Review: Cut Copy, 'Haiku From Zero'
Note: NPR's First Listen audio comes down after the album is released. However, you can still .
Last September, Cut Copy halted the making of their fifth studio album Haiku From Zeroto record and release January Tape, a delightfully unexpected collection of ambient instrumentals captured in meditative studio sessions. For the band, it was a much-needed break and an excuse to surprise their fans. For listeners, it was a peek inside the group's creative process.
But it wasn't, as some predicted, a taste of the new album. In fact, Haiku From Zero (out Sept. 22 on Astralwerks) is the band's busiest and hungriest release yet. Trading the acid house grooves of 2013's Free Your Mind for a more experimental and band-oriented sound, they fuse tropical rhythms, Afrobeat textures, twangy surf-rock and blissed-out disco with flickers of new wave gloom.
Cut Copy are masters of '80s revivalism, so these aren't entirely new ingredients, but the arrangements feel fresh and adventurous. Consider the pitter-pattering percussion in "Standing in the Middle of a Field," which sounds like a synth-pop spin on early '80s Brian Eno. And the swirling, colorful ambiance of psychedelic epics like "Airborne" and "Living Upside Down" feels like Tame Impala infused with Daft Punk's electro-funk.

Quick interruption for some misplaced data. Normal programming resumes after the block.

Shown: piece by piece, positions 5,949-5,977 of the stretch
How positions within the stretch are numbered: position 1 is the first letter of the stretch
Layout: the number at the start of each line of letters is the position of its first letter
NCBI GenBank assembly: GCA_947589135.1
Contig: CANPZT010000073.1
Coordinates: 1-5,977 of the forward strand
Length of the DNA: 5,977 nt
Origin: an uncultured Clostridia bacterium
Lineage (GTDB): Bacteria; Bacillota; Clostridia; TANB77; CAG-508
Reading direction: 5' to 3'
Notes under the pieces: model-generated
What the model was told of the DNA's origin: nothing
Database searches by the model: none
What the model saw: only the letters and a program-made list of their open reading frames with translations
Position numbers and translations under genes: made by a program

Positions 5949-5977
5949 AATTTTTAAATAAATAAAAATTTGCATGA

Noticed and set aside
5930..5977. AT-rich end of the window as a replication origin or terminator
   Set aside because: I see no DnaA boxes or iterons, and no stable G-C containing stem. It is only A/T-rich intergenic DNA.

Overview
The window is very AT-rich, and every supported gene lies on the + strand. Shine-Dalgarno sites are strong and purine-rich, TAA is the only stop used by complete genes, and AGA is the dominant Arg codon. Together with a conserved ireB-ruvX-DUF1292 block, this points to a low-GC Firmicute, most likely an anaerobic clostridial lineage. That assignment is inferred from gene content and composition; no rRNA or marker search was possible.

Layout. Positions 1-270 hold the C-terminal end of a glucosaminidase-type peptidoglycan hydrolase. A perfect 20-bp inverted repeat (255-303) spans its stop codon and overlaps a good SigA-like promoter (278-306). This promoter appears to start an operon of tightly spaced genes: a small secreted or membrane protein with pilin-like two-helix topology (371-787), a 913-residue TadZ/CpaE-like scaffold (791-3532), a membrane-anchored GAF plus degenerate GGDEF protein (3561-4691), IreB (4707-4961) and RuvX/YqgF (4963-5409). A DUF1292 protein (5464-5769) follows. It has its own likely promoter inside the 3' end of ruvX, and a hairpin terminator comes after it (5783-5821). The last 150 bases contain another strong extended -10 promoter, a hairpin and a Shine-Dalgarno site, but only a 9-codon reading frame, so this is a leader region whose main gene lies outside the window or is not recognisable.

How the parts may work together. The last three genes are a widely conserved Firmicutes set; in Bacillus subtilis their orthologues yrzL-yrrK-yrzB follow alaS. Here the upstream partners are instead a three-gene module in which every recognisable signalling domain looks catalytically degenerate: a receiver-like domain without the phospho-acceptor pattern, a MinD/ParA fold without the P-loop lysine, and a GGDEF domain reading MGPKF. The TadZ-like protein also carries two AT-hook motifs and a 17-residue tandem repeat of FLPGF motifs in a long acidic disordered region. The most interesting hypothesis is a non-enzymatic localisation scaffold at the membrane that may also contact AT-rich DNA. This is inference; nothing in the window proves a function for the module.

It's magnificently ambitious and a little overloaded; a complicated album for complicated times. Frontman Dan Whitford explained in a statement that Haiku's frenetic energy was inspired by the swarm of information that inundates us everyday. Sometimes it feels like too much, he said, "but there's a weird, random beauty in it."
"Tied to the Weather," Haiku's dramatic final track, is full of weird, random beauty. It came to life when Whitford pitched his voice at different octaves and pieced together a melody using samples. He later added guitar and drums to bring the song up to speed but found himself in "soft rock territory," without mystery, starkness or edge. It wasn't until he heard Nine Inch Nails cover David Bowie's "I Can't Give Everything Away" that he resolved to let the song breathe. The final version is little more than a chopped-up a capella.
Recorded in Copenhagen, Washington, D.C., New York, Atlanta and Melbourne, Haiku From Zeropaints a picture of a paranoid world turned upside-down. "Lasers in the sky, they wake in the night / Keep us satisfied, so much to show you," Whitford sings on "Living Upside Down," a psych-rock anthem about powering through tough times. And, really, what choice do we have? "I want to forget / But no one forgets / Everything is kept / So hallelujah." Careful not to sound too clean or precise, the band nimbly shifts between minor-key verses and major-key choruses, melancholy and euphoria, reality and escapism. And there, in the thick of prodigious extremes, the members of Cut Copy find their sweet spot.
Copyright 2021 NPR. To see more, visit https://www.npr.org.